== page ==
Tiny camera looks inside Mayan tomb

Temple XX; the hole the camera dropped down; first glimpse of burial chamber; interior of the burial chamberNational Institute of Anthropology and History lowered a tiny videocamera into a 1,500-year-old Mayan tomb to reveal a riot of color painted on the walls and several funerary vessels in the southern Mexico city of Palenque. Although archaeologists have known the tomb was there since 1999, they haven’t been able to explore it because a later pyramid (called Temple XX) built on top was structurally unsound so any routing around under the foundations could have resulted in cave-ins or worse.

The team ran a two-inch camcorder through a 6-inch square hole on the roof of the vaulted tomb. It dropped 16.4 feet into the funerary chamber and immediately captured a vivid crimson paint on the walls. Further inside the camera revealed murals of nine human figures outlined in black against the blood-red background. The tomb also holds eleven vessels, probably once containing funerary offerings, and fragments of jade and shell that were probably part of the elaborate funeral attire.

There was no sarcophagus. Archaeologists think the body may have been placed directly on the floor.

Features of the funerary chamber, as declared by Dra Martha Cuevas, indicate that the osseous rests could correspond to a sacred ruler of Palenque, probably one of the beginners of the dynasty.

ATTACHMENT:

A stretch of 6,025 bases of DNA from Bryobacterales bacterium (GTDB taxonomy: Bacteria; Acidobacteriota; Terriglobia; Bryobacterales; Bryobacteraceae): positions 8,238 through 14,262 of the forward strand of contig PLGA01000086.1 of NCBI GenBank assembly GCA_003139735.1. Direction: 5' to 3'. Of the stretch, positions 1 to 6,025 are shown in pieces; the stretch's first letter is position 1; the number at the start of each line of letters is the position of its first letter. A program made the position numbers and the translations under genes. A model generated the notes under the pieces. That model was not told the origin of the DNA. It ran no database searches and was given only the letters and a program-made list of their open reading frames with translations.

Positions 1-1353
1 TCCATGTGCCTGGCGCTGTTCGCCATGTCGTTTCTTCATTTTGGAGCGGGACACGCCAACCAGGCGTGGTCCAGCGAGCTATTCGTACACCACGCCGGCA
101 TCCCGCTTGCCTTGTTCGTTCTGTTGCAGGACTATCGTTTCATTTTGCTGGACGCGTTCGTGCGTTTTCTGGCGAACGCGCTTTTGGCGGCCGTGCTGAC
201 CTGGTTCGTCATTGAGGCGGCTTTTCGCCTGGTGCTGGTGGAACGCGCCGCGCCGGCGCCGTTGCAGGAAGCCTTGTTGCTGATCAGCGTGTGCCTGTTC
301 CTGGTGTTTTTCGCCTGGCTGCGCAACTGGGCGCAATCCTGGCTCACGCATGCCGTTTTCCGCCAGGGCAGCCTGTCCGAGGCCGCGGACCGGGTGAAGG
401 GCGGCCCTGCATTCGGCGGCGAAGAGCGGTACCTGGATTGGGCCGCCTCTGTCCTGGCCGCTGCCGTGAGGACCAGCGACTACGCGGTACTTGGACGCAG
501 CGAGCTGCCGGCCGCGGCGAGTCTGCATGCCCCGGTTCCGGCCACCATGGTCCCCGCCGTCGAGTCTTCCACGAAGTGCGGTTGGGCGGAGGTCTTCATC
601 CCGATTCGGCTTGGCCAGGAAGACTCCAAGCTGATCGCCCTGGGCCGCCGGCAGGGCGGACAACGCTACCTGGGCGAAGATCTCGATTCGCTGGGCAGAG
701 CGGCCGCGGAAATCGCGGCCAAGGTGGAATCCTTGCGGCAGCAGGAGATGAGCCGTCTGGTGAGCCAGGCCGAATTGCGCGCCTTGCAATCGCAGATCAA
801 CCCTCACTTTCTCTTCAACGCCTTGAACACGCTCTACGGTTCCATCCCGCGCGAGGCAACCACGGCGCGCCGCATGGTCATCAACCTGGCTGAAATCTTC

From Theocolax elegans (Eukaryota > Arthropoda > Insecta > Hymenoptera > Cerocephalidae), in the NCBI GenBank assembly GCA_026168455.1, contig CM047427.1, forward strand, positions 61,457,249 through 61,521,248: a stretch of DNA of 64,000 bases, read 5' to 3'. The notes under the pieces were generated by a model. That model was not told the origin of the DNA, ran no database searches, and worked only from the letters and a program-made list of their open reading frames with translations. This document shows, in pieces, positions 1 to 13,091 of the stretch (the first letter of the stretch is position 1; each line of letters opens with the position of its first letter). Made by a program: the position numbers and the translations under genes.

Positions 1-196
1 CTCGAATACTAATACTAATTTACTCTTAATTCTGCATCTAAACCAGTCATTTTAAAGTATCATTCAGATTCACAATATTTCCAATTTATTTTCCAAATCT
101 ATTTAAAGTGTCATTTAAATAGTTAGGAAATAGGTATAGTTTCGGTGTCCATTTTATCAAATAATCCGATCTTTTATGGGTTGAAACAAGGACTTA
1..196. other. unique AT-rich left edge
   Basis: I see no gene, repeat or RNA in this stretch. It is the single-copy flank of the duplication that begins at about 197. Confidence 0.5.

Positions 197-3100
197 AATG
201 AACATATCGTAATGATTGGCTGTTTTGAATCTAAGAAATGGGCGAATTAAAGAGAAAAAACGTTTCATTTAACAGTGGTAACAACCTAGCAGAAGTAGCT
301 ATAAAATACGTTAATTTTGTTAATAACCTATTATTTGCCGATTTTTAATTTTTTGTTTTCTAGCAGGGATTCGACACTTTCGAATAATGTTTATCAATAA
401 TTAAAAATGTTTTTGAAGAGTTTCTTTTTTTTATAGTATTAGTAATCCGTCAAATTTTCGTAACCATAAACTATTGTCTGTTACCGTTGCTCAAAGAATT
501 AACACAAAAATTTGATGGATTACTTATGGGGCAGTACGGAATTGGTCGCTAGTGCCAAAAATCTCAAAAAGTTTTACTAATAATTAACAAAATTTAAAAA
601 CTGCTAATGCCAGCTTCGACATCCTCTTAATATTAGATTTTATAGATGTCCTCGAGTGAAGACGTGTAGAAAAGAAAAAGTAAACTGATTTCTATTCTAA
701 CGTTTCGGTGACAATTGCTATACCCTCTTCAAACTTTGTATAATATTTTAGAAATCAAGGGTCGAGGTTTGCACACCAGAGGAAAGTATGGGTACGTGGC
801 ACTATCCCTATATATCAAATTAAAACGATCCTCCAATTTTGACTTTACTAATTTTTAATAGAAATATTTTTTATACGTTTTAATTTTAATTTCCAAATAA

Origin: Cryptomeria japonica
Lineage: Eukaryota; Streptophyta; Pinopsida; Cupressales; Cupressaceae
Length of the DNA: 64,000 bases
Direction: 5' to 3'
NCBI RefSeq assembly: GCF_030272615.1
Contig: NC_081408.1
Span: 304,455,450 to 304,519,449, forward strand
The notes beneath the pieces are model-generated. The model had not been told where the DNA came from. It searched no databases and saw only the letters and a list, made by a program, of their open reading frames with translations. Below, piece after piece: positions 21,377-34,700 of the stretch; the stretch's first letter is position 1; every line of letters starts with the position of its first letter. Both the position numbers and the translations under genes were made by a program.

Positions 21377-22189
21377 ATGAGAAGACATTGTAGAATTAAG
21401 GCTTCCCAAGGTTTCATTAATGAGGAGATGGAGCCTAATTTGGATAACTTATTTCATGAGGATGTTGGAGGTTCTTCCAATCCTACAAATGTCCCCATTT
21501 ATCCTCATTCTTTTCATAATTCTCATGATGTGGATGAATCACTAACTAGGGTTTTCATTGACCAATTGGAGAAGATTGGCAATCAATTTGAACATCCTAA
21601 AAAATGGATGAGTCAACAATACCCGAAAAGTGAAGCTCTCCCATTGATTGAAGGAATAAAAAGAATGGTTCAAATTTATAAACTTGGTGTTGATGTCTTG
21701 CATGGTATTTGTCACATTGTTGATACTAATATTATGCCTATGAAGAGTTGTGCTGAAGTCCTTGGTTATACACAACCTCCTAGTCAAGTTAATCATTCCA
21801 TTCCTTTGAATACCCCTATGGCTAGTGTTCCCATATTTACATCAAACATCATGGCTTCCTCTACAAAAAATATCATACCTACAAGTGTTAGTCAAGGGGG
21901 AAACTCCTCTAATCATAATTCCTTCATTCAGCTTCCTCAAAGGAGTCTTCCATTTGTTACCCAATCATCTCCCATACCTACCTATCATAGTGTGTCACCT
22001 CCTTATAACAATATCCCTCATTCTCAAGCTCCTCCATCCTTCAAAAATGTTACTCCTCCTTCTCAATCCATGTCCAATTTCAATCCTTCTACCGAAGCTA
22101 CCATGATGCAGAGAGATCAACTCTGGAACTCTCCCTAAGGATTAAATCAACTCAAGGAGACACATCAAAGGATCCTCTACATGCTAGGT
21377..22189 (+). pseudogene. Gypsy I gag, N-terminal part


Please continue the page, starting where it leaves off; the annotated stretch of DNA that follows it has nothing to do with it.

According to the temporality determined by INAH specialists for the mortuary precinct, the osseous remains could correspond to one of these ajau or lords: K’uk’ Bahlam I, first ruler of the city; a lord who’s name has not been translated but some authors call him Ch’away; Butz’ Aj Sak Chiik; Ahkal Mo’ Naab’ I; K’an Joy Chitam I, or Ahkal Mo’ Naab’ II, who was enthroned in 565 AD.

Archaeologist Martha Cuevas mentioned that although the precinct has not been excavated, it can be deduced parting from the type of ceramic and mural painting of the mortuary chamber that Temple 20 was built near 400-550 of the Common Era, at the Early Classic period.

University of Texas at Austin Mayan epigraphy expert David Stuart thinks the date and ancestral figures painted on the wall may be evidence that the tomb belonged to a famous female ruler of Palenque, Ix Yohl Ik’nal.

Here’s the videocamera footage taken inside the tomb. EDIT: Try this link if the embedded video doesn’t work.